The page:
There is a period prescribed for his appearing before him for registration under the Registration of Foreigners Act and Rules but that period cannot be said to be the period within which he must obtain a permit. The provision in Rule 7 regarding obtaining a permit is quite a different provision from the one regarding obtaining a registration certificate. When no time has been prescribed in Rule 7 for his obtaining a permit he can never be prosecuted for his failure to obtain it; so long as he is in India he has an opportunity of obtaining it and so long as the opportunity of obtaining it is not lost it cannot be said that he has failed to obtain it and thereby infringed Rule 7.

The Central Government would not have intended that a foreigner can, by the simple device of not obtaining a permit, stay in India indefinitely and plead that because no permit indicating the period during which he could stay in India was issued to him he was not required to depart from India before the expiry of a certain time. It must have been within the intention of the Central Government that he must depart from India before the expiry of the period mentioned in the visa. The period for which he is authorised to stay in India Is mentioned in the visa; the Central Government might have still provided for the issue of a permit indicating the same period for the sake of convenience.

It would be easier not only for him but also for an inspecting authority to ascertain the period for which he can stay in India from the permit than from the visa. Another reason may be that the local authorities would recognise the signature of the Registration Officer, and detect forgery of his signature, more easily than the signature of the Indian Diplomatic, Consular, or Passport Authority in a foreign country. It may also be that a permit was thought necessary so that extensions of the period fixed in the visa can be endorsed. In any case the provision for the issue of a permit indicating the period for stay in India does not suggest that the period can be different from the period mentioned in the visa.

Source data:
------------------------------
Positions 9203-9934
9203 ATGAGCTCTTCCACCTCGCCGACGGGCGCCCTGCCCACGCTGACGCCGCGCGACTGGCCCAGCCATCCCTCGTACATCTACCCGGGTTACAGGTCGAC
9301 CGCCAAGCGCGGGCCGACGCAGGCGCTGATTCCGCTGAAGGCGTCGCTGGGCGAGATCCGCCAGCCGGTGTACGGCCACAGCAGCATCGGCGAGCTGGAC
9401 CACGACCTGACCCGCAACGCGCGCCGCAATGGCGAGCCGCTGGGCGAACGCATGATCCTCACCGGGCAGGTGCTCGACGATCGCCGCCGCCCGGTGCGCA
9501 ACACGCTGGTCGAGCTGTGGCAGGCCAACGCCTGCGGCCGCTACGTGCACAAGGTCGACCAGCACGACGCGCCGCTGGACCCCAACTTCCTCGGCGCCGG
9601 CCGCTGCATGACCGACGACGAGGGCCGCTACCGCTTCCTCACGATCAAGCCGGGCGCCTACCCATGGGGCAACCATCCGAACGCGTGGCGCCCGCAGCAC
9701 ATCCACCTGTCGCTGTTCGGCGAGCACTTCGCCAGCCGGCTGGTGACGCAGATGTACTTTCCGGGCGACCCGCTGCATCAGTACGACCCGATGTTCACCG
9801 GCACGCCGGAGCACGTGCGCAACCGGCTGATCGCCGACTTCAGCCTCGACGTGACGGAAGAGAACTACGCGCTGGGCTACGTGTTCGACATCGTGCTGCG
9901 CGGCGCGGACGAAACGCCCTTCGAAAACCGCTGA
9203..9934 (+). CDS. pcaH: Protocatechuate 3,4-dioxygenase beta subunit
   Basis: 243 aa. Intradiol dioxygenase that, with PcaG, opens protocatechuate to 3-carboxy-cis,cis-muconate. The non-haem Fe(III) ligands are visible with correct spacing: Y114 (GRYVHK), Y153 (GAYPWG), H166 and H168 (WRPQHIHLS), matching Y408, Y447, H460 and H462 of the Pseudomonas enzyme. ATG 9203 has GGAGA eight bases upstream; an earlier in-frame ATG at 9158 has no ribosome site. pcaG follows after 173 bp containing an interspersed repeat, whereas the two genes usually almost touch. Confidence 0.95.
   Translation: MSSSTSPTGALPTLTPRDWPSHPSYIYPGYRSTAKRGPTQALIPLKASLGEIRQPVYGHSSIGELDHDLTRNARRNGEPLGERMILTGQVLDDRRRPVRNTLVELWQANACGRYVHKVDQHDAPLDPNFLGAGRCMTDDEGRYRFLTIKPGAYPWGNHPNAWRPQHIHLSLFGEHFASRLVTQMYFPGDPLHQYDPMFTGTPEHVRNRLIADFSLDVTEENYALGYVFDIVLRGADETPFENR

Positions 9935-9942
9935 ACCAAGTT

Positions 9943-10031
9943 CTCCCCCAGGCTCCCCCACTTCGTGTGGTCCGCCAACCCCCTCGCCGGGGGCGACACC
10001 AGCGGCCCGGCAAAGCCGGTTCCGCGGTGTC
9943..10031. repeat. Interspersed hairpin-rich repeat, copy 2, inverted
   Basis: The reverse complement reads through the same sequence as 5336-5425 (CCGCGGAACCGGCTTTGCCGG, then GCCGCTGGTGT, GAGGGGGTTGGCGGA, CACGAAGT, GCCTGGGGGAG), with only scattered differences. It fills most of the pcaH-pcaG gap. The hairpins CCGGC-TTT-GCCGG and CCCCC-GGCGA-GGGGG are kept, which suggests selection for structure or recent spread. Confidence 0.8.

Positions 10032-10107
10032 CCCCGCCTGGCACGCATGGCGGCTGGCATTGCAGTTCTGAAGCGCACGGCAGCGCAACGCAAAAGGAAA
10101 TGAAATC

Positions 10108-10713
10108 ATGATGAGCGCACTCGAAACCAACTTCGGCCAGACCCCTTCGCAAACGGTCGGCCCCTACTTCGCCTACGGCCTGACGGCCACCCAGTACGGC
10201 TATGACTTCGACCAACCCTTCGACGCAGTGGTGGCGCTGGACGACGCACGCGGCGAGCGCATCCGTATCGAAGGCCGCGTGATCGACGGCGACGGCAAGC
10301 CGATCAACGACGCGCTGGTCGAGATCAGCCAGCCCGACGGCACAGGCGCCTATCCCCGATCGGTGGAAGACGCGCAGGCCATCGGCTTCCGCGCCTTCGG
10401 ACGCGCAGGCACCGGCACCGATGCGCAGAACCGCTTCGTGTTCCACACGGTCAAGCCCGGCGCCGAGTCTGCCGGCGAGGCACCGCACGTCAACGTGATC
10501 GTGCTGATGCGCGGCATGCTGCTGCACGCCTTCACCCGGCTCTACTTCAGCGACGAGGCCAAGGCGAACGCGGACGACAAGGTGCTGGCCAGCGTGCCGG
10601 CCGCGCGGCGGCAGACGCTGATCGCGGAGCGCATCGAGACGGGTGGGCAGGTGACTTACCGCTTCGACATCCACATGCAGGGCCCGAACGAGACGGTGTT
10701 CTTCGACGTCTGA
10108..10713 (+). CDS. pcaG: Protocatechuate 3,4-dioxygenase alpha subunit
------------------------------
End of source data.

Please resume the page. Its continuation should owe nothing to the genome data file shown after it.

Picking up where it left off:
7. The period for which the applicant could stay in India would be counted from the date of entry into India. That period was extended by the Central Government by one month. Under Rule 7 he was bound to depart from India before the expiry of four months from the date of his entry into India, that being the period for which he was authorised to remain in India, and indicated in the permit or which ought to have been indicated in tile permit if he had obtained it.

8. In an earlier case I had taken a contrary view but the matter was not wholly argued before me. I respectfully disagree with the view of the Bombay High Court expressed in State v. Mahmadkhan Navrangkhan, AIR 1959 Rom 359. In that case Mahmadkhan was acquitted by the trial court of the offence of Section 14 of the Foreigners Act and the State preferred an appeal. The learned Judges observed that the appeal could be disposed of on the ground that the accused was not a foreigner on the date on which he entered into India. If he was not a foreigner he was not governed by Rule 7 and could not be prosecuted under Section 12 for not obeying the provisions of Rule 7.

Still the learned Judges dealt with the argument advanced on behalf of the State that even if no permit had been obtained by the accused he committed a breach of the rule by not departing from India before the expiry of the period mentioned in the visa itself. The learned Judges rejected the argument on the ground that the rule requires that the departure must be before the expiry of the period indicated in the permit and not before the expiry of the period indicated in the visa and that the period indicated in the permit may be different from the period indicated in the visa. No reasons are given for this view. Though, the date of entry into India would in most cases be different from the date of the issue of the visa, the date before which the foreigner must depart from India mentioned in the permit must be identical with such date mentioned in the visa.

9. I hold that the applicant was rightly convicted. I do not consider the sentence of one year's imprisonment as so excessive as to amount to an abuse of the discretion vesting in the trial court.

10. The application is dismissed and the applicant shall surrender himself to undergo the sentence.